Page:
How Travel is Like Childhood

By Abi King | From The Heart

Aug 31

brand new

I’ve been spending more time with young children lately and it’s no surprise for me to tell you that the world delights them. They stare wide-eyed as the clouds melt over the sun, shiver their faces into blizzards at the taste of their first ice cream and laugh as if the most soul-bursting thing has happened when you uncover your face and shout “boo!”

Over time, of course, this dwindles. We are no longer surprised by the rush of the raindrops as they speckle our skin but rather guessed they were coming from the dark clouds in the sky. If we’re getting really fancy, we popped up a weather report onto our phones. We’ve seen rainbows and puddles and fresh morning dew a thousand times over. We’ve heard kettles boil and parcels thump as they fall through the letterbox, watched politicians mislead and papers pretend that they care through the frothing of the latest health scare.

We look up, wondering, not only where the better part of the day went but also the month, the year, the decade. Where did the time go?

Travel buffers this, of course. In a way it extends our childhood.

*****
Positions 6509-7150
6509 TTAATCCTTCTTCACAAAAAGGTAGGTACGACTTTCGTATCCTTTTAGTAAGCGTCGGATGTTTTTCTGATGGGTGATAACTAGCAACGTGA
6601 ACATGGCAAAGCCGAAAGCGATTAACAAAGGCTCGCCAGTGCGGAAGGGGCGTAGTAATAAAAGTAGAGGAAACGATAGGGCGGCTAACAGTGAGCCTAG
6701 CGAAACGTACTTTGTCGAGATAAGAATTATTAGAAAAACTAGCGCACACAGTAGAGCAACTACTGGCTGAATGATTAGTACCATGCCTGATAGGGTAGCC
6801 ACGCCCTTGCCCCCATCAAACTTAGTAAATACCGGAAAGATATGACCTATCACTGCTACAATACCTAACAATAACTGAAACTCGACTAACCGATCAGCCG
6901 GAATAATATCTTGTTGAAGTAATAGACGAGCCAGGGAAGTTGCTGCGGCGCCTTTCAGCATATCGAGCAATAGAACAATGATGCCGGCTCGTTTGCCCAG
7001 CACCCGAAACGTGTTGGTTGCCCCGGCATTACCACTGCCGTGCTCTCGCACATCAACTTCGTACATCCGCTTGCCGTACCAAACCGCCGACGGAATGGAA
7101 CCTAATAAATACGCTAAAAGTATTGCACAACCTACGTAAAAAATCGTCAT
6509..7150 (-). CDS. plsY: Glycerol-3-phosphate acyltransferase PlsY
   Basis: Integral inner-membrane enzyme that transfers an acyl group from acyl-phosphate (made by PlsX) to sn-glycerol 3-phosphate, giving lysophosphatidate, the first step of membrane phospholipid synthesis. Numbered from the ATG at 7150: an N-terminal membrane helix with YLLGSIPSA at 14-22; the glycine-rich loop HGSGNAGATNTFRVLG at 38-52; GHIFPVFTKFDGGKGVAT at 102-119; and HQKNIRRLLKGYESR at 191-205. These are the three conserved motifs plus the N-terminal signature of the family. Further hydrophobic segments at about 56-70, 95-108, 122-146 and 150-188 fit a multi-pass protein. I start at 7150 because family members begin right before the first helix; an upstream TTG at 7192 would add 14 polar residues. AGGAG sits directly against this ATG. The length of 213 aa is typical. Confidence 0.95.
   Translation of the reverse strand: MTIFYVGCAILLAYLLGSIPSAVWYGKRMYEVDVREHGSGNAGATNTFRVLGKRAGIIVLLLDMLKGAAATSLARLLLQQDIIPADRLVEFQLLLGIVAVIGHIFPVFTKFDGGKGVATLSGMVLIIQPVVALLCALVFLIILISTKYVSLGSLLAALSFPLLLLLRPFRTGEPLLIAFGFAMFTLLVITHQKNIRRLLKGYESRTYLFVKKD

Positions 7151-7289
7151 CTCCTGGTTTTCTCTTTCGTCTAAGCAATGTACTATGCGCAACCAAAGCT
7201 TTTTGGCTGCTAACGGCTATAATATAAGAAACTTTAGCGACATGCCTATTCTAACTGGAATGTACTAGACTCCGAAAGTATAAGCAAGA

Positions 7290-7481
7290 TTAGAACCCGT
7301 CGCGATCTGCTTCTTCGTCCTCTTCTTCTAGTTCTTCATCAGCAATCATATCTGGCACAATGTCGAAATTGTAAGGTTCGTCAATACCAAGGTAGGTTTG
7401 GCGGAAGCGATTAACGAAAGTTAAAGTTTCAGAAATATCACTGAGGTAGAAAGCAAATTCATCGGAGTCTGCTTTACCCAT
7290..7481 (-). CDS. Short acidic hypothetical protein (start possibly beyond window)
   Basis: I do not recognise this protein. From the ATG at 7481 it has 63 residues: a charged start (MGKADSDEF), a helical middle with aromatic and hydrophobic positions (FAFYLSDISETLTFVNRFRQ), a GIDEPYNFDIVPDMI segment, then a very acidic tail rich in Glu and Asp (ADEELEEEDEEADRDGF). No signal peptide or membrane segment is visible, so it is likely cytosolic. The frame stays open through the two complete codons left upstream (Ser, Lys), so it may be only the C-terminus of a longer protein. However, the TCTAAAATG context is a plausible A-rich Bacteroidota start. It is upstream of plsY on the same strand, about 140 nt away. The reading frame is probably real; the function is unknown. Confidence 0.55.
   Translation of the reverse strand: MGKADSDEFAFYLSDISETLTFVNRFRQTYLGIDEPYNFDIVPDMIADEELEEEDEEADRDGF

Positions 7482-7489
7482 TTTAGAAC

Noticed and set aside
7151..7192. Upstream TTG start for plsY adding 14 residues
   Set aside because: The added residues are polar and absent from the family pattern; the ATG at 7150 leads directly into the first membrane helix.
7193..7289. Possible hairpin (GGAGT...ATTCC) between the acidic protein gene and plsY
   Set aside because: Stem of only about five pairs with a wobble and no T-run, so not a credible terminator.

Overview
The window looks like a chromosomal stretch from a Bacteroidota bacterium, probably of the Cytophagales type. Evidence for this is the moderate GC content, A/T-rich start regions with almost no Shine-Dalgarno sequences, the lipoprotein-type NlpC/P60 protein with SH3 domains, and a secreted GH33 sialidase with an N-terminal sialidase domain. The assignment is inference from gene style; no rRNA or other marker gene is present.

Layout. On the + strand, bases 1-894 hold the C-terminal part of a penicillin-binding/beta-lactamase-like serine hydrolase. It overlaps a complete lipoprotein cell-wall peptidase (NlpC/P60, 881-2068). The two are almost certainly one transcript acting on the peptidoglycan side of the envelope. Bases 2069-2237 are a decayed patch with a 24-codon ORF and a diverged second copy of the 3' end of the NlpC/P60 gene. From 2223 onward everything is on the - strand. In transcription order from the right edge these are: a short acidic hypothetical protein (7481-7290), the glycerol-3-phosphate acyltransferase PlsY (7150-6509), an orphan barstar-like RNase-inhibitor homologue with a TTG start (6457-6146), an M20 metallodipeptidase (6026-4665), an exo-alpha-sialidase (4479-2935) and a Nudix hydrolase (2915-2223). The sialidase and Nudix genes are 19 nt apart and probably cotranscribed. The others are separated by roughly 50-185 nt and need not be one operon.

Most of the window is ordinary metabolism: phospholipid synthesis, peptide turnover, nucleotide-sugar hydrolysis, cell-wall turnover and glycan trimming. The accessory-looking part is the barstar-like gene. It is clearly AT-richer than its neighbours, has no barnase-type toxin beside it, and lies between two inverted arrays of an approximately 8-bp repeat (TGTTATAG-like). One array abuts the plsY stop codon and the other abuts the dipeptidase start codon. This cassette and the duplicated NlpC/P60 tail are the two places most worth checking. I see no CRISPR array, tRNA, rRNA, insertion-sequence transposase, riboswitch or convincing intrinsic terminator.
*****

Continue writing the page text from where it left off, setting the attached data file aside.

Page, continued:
Travel extends our childhood

Kettles sing rather than whistle when lit beneath the open fire in the open desert. Rainbows reach across mountains and describe nations. Parcels don’t thump through a letterbox but wait in a squeaky metal birdbox on a stilt in the good old US of A.

But still, the older you become and the further you travel, the more these, too, shift into the realms of the known, the familiar…could it possibly be the faded?

Something happened to me the other day that set my mind in this spin.

An ordinary journey

On an ordinary journey through the land of my birth, we needed to break, to pause for food and petrol (or gas if you’re from the land of stars and stripes.)

This requisite ritual certainly deserved its place in the faded, faintly noticed pit stops on the walk of life. Petrol. Brash arcade games, overpriced solidifying baked bean dishes and WH Smiths stacking aisles of square crisps, fluffy toys and peculiar CDs you’d never normally buy.

But this was different.

A curve of grass swept over the entrance. Inside, freshly baked bread dotted with sundried tomatoes and chopped green olives waited in crisp brown paper behind baskets of homemade cakes.

Daylight, rather than glowlight, filled the waiting spaces, and chalkboards on the walls proclaimed “you can’t buy happiness but you can buy local.”

11 000 local pies

You can’t buy happiness but…

I stood, I blinked. I reached for the only camera I had with me – my trusty old, battered old iphone – and grinned.

The world had just put its hands across its face, pulled them back, and gone “boo!”

And I laughed as if it was the most soul-bursting thing that had happened that day.

Buy happiness, buy local

Sundried tomato bread

Wales on a chalkboard

Gloucester service station

Photo credits: all from my trusty iphone except for the shiny new one at the top which came from Shutterstock

When did life last surprise you?

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